How Am I Driving? Really Quite Terribly


Most drivers who see a warning that they must merge because their lane is going to end typically react in one of two ways: Courteous operators will slow down and change lanes immediately, while others will speed up, merging at the last possible point, leaving others with a case of road rage.

Turns out that speeding up is the right thing to do. The maneuver is called zipper merging, and it works because it utilizes all of the available real estate on the road. In some European countries, like Austria and Germany, zipper merging is required by law, but many (okay, some) American drivers are too nice to do it. A zipper merger trial in Minnesota failed because drivers were merging too soon and not staying in the lane that would eventually close. They were trying to be polite.

In an illuminating YouTube video, journalist Tom Vanderbilt, author of the book Traffic: Why We Drive the Way We Do (and What It Says About Us), explained the wonders of zipper merging and other counter-instinctual driving techniques that would make highways safer and more efficient.

Speaking at the Boing Boing: Ingenuity conference in San Francisco in August, Vanderbilt also showed why SUV drivers are less safe than they believe. While SUV owners may think they can see more of the road, this elevated viewpoint can be misleading. "For anyone driving an SUV or a taller vehicle, you'll be getting less feedback from the road," Vanderbilt says, "and you'll feel like you're going slower than you really are." The road is filled with optical illusions. For example, people take chances with oncoming trains because it's hard to accurately determine a vehicle's speed when it's coming from far away.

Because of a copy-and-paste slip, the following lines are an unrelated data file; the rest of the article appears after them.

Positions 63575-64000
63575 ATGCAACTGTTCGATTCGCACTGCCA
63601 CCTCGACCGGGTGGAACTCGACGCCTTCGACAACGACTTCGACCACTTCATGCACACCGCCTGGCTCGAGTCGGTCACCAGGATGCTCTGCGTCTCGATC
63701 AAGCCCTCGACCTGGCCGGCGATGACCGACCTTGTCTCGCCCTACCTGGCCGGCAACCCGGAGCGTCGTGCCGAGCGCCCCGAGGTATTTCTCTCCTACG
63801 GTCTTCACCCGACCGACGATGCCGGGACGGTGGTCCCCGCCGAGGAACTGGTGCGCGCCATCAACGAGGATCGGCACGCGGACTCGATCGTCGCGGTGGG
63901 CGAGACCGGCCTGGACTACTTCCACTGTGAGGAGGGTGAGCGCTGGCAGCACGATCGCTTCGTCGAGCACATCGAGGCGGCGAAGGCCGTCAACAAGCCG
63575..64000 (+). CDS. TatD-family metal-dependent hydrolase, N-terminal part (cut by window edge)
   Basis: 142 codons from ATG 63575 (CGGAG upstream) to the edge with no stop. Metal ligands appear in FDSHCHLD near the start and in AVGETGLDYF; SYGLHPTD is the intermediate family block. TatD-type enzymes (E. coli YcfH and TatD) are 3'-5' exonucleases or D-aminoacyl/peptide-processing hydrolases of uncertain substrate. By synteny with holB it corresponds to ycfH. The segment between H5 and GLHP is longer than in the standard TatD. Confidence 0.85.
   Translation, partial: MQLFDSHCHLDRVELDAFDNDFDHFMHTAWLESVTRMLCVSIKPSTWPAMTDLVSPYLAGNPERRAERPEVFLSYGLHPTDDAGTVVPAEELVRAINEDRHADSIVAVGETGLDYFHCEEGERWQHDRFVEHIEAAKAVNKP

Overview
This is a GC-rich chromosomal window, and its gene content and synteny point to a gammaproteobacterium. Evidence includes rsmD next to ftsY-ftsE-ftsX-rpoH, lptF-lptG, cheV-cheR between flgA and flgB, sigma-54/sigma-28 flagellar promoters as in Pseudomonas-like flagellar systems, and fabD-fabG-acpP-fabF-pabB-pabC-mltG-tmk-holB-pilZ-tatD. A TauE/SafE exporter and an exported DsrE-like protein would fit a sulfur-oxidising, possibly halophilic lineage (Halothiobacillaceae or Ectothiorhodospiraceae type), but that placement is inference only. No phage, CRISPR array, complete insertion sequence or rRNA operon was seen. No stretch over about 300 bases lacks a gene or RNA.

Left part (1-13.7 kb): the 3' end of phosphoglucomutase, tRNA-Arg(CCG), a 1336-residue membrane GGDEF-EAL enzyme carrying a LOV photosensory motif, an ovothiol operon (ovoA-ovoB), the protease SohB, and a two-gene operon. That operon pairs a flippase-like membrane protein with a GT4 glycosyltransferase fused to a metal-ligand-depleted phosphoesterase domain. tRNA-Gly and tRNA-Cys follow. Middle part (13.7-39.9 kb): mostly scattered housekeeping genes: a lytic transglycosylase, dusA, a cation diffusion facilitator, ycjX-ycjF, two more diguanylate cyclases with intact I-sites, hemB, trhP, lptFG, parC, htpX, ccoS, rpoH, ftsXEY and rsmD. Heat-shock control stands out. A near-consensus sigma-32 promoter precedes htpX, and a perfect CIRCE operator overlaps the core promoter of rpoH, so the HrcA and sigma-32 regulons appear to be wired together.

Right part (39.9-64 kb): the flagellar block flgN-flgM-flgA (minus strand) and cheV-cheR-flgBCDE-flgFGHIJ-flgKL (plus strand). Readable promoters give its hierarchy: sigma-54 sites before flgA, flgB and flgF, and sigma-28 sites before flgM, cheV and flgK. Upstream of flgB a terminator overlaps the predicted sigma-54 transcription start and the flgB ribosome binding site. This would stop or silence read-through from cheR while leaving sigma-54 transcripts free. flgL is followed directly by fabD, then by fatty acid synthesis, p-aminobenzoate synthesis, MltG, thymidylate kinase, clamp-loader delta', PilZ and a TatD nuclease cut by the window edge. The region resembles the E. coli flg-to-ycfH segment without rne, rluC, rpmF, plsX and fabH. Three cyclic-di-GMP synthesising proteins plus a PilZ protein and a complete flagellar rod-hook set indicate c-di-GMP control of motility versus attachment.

As for bicyclists, putting on a helmet has surprising and unwanted consequences. While bike helmets are often touted as an absolute safety necessity, some have questioned whether they actually make things safer. Vanderbilt references the research of Ian Walker, a psychologist at the University of Bath, in England, pointing out that motorists tend to drive closer to bikers when they are wearing helmets. Walker, a bike enthusiast, dressed in a variety of outfits and then recorded the movements of drivers with a set of ultrasonic sensors as they passed by him. Helmets attracted drivers to him but, surprisingly, putting on a woman's wig and clothing actually kept the cars farther away.

And we have nobody but ourselves to blame for traffic jams. Drivers are bad at keeping their vehicles at a constant speed. Vanderbilt showed a video from a study in which people were asked to drive at a constant, slow pace around a circular race track. The result? They couldn't do it without traffic piling up.

There are two big fixes for all this bad driving. Vanderbilt is convinced that "smart" cars, like Google's self-driving cars, will eliminate most traffic headaches, as they can perform feats like checking their own blind spot while at the same time determining if they are in someone else's.

The other solution is fewer drivers, and while this might seem obvious, a small reduction could have a big impact. An innovative traffic study in Boston found that if just "one percent of drivers from carefully selected neighborhoods" had their excursions canceled, it would "reduce the extra travel time for all other drivers in a metropolitan area by as much as 18 percent."

In other words, the most courteous drivers might be the ones who just stay home.